Years from now, engineers and scientists across the U.S. Defense Department may double-click an icon on their desktop computer screens and access the phenomenal processing power of the Army Research Laboratory (ARL) Defense Department Supercomputing Resource Center (DSRC) at Aberdeen Proving Ground, Maryland. Those computers are currently capable of processing 350 trillion calculations per second.
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Speed was the focus of the Trident Warrior 2010 (TW10) U.S. Navy experiment: increasing the speed of communications, assessments and especially acquisition. Participants in the event evaluated nearly 100 technologies that touched upon areas such as networks; coalition information operations; command and control; and intelligence, surveillance and reconnaissance. With the support of the U.S. Marine Corps, early feedback about the experiment reveals that TW10 resulted in resolution of some maritime domain awareness doctrine issues.
An ultra-fast search algorithm that finds patterns in social networks could impact national security, businesses and individuals.
A team of university researchers has developed a computer program that can be used to uncover covert agents and terrorist groups communicating via social media sites such as Facebook, Flickr, YouTube and Twitter.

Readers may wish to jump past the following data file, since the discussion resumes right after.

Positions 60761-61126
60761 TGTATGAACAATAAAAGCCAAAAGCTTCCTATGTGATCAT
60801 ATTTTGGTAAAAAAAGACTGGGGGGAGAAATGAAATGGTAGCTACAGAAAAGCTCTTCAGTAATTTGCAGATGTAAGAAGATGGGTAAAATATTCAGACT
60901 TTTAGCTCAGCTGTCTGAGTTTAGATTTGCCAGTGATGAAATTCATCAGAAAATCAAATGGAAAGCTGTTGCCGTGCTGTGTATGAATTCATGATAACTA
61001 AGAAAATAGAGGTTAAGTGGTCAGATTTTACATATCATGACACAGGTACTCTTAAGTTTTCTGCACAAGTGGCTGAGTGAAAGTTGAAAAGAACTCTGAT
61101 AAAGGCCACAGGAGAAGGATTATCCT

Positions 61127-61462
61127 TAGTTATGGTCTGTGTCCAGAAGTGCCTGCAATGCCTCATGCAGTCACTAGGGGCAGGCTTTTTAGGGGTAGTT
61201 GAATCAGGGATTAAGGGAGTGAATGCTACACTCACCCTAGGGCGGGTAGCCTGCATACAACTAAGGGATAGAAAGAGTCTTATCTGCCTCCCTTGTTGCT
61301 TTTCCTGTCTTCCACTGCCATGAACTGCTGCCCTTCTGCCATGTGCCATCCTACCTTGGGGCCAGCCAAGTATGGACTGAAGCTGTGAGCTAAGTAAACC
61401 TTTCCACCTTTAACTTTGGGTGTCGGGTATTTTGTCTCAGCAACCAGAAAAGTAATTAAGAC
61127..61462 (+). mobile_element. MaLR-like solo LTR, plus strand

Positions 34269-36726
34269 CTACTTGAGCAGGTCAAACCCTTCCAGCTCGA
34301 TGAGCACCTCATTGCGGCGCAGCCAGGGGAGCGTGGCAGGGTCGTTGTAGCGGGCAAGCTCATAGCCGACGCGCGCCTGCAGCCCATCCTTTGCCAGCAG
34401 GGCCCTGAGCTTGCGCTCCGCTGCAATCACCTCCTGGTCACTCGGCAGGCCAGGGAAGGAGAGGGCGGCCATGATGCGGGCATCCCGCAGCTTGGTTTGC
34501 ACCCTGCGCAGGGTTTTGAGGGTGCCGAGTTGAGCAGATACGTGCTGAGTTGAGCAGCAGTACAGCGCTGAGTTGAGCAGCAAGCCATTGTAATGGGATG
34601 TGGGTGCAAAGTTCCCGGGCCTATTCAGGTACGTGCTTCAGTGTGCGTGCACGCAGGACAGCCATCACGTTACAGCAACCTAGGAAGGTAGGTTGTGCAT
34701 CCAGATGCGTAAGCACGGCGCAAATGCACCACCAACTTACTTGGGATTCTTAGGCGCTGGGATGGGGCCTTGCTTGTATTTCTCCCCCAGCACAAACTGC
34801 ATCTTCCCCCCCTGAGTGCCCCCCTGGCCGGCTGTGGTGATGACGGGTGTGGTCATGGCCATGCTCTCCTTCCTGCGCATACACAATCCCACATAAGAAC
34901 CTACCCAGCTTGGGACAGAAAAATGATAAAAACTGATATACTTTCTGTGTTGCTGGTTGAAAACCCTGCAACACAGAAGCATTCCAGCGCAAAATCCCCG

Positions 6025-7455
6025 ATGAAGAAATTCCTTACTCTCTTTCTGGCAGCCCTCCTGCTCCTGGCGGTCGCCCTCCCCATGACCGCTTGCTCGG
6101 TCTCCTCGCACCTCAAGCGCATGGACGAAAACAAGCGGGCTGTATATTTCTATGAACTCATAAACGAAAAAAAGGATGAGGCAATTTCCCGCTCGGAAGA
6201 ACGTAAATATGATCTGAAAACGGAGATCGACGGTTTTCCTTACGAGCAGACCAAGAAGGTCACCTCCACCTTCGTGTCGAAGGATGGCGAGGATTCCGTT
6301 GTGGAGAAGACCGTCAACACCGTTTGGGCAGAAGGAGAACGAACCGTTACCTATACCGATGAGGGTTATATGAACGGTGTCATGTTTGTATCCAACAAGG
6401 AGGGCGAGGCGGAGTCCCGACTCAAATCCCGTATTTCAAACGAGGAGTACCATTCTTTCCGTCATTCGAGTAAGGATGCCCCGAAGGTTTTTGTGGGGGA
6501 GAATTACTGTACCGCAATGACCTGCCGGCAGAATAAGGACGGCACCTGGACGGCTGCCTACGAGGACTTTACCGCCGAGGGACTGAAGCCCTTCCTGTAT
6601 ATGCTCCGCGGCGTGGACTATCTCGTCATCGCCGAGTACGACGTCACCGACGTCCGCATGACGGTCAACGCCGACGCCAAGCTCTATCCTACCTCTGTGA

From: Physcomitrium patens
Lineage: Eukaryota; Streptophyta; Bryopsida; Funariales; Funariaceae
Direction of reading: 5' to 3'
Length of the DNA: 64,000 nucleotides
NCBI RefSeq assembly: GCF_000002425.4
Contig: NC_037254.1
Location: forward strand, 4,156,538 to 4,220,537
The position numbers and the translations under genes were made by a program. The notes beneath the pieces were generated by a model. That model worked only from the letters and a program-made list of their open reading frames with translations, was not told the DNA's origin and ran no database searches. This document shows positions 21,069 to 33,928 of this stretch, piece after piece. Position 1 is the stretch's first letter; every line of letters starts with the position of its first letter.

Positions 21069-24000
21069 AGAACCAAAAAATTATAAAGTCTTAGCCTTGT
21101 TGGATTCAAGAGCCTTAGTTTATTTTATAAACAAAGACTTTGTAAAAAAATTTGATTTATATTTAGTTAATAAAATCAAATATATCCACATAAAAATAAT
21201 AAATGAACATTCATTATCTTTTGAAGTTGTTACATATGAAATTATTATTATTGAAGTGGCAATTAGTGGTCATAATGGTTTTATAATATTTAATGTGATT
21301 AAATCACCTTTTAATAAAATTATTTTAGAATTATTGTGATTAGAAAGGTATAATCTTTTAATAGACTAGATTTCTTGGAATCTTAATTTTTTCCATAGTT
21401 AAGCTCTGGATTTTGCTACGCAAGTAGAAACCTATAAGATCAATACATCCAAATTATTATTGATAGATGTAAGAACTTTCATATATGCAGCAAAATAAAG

With the development of the Afghan Air Force six to nine months behind schedule, the commander of the Combined Air Power Transition Force is pushing for more technology, teaching tools and NATO support.
Government agencies and other organizations responding to the devastating earthquake that struck
A factor as simple as purchasing desktop computers instead of laptop units may be a key clog holding back the flow of telework among U.S. federal government employees. A recent study has determined that only 23 percent of federal employees telework regularly or exclusively, compared to 64 percent of private-sector employees. And, 93 percent of federal employees state that being able to telework would make working for an organization more desirable.